Incentives for transmission investment could boost postage-stamp pricing over license-plate rates.
Bruce W. Radford
FERC proposed a new set of regulations, under the new section 219 of the Federal Power Act, explaining in broad outline how it might approve generous financial incentives for new investments in transmission—incentives once dubbed as “candy.” As of mid-January, the new NOPR had spawned more industry comment than just about any other FERC proposal in recent memory.
Interchangeability issues threaten to delay vitally needed LNG projects.
Jake Dweck and David Wochner
Gas composition issues have become a significant hurdle for the industry. Resolving these challenges will not be easy, requiring all stakeholders to apply a thoughtful approach to understanding the issues.
A new wave of consolidation is coming. To succeed, a company must understand where its strengths are.
Peter Lorenz, Matt Pond, and Thomas Seitz
Companies that relied heavily on mergers and acquisitions generated more than half of the value in the power industry during the past 10 years. Furthermore, more than half that value was generated by a handful of companies. How did they do it?
The Energy Policy Act of 2005 makes human resource challenges even more significant.
Michael B. Brown
Hidden in the 1,700-plus pages of the Energy Policy Act of 2005 is a set of regulatory requirements that will redefine the technology, leadership, training, culture, compensation, job design, and organizational models currently employed in the industry.
Segways and rugged laptops afford new levels of convenience—and protection—for mobile workers.
Advanced metering may be the future of meter reading, but as utilities grapple with implementation costs and technical issues, it’s in their best interest to maximize meter reading done the old-fashioned way: on two feet.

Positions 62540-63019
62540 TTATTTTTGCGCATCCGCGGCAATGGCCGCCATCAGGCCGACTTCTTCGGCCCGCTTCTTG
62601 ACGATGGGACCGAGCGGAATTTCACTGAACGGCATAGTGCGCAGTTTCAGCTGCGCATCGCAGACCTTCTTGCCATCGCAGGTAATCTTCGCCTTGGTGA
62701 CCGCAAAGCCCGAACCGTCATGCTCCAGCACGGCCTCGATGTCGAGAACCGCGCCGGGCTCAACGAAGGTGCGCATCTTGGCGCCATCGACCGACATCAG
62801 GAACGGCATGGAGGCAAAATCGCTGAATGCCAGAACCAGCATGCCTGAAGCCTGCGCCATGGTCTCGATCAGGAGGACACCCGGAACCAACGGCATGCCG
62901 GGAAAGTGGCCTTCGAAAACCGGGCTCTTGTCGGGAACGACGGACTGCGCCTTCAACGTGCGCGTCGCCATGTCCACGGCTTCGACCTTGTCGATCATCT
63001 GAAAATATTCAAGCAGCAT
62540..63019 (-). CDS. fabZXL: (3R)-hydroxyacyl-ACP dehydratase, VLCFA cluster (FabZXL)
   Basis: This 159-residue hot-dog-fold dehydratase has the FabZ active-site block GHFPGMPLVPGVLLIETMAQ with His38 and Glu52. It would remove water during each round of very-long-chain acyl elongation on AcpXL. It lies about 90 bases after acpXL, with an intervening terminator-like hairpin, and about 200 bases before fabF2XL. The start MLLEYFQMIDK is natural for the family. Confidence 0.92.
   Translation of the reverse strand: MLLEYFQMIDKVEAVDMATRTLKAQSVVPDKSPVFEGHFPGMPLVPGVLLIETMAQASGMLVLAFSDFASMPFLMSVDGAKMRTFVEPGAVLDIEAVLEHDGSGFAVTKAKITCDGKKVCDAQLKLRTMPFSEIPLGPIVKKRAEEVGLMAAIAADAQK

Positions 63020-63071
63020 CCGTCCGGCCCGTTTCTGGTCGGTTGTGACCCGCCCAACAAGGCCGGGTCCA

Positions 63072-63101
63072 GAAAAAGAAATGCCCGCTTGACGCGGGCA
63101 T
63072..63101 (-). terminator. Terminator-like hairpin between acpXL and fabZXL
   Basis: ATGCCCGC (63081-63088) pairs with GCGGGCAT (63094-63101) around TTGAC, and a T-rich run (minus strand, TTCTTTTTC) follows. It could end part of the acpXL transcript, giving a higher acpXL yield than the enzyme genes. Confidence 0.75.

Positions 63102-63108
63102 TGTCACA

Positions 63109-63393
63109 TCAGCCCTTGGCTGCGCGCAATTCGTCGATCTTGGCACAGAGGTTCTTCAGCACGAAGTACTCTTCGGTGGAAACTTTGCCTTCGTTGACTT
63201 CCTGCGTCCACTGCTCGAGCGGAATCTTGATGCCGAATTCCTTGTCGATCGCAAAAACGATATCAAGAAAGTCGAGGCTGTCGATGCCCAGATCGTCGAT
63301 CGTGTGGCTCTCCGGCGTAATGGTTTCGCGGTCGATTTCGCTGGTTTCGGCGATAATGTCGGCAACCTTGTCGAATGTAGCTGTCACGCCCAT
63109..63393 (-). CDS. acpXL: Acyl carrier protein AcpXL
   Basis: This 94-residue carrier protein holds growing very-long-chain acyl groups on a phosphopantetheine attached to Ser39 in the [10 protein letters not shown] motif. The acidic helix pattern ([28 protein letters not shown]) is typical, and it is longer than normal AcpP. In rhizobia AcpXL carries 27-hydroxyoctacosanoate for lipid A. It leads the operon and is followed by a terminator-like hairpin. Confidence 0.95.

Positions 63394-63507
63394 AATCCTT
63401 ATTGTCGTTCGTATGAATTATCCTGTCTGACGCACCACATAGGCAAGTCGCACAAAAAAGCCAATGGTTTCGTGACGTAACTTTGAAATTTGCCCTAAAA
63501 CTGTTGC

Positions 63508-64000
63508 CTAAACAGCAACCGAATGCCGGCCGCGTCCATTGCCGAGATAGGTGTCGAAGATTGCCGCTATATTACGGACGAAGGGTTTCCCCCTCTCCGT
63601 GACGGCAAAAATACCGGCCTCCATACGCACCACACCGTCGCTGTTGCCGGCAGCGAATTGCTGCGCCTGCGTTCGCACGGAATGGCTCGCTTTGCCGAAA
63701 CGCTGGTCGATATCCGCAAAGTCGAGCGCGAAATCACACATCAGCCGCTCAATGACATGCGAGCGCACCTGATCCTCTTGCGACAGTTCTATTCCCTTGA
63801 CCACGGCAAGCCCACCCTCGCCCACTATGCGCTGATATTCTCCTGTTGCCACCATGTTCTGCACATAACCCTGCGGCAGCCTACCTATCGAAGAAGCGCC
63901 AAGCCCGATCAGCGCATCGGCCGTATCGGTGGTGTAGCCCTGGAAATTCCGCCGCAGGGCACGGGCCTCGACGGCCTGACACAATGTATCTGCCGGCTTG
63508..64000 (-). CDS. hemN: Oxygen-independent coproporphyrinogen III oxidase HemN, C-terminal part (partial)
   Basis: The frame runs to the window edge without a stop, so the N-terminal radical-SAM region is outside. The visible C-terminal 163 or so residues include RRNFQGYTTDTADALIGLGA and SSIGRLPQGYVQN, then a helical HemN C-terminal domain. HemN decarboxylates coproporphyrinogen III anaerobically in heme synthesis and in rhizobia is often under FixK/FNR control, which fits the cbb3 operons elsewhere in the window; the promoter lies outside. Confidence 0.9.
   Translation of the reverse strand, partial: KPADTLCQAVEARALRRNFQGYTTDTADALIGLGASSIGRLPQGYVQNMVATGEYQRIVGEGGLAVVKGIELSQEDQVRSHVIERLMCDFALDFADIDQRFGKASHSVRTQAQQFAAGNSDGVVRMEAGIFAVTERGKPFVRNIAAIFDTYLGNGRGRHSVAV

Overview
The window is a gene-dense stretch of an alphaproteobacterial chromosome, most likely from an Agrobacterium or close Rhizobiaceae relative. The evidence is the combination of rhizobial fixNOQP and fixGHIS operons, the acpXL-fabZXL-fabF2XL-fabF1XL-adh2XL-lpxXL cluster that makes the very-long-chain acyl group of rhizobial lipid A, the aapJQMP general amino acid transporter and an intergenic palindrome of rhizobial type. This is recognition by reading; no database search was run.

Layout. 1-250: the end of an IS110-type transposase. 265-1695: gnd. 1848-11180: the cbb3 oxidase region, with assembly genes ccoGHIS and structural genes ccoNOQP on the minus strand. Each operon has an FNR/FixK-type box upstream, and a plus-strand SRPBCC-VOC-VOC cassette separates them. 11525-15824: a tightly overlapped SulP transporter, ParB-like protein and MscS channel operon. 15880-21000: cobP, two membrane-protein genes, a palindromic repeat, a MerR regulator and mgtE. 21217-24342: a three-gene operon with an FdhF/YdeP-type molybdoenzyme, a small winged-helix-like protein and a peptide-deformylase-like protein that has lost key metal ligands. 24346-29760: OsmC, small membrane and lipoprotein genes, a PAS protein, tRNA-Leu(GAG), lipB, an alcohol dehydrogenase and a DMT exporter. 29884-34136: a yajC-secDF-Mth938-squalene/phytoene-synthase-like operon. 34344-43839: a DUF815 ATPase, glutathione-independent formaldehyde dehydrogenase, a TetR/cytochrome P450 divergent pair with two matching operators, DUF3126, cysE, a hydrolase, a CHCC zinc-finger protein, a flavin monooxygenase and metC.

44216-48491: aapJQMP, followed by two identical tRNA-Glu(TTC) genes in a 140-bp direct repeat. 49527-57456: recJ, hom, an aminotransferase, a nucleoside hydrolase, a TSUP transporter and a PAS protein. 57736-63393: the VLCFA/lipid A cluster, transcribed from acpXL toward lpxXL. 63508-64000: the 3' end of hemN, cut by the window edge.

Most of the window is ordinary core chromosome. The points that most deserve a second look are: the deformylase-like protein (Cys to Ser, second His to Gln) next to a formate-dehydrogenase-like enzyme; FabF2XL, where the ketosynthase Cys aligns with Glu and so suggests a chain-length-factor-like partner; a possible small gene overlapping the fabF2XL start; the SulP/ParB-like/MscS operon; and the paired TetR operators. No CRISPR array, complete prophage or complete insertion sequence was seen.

More consolidation could trim costs, but some CEOs fear a backlash from regulators.
Richard Stavros, Executive Editor
With the possible exception of keeping the lights on, the merger game dwarfs just about every other question facing today’s electric utilities. The last big wave of consolidation hit in the late 1990s. Now the forecast calls for a repeat performance, but don’t bet the farm. There’s a hitch, you see. It’s today’s high commodity costs.
(March 2006) FirstEnergy Corp. named Bennett L. Gaines vice president and CIO. PPL Corp. named Matt Simmons vice president and controller. NorthWestern Corp., d/b/a NorthWestern Energy, named D. Louis Peoples to its board of directors. The Nuclear Regulatory Commission’s Advisory Committee on Reactor Safeguards re-elected Dr. Graham B. Wallis as chairman, Dr. William J. Shack as vice-chairman, and John D. Sieber as member-at-large. And others...
Using scenario analysis to help utilities map out their strategies.
Doug Buresh and Gary L. Hunt
If you were a utility executive today would you consider building a new nuclear power plant? What if the United States decided to implement the emission reductions called for in the Kyoto Protocol without adopting it? How might your business be affected by another 9/11-scale terrorist attack on a U.S. target? What would be the impact of growing reliability problems in key U.S. power markets? Some utility executives are asking themselves just such questions.
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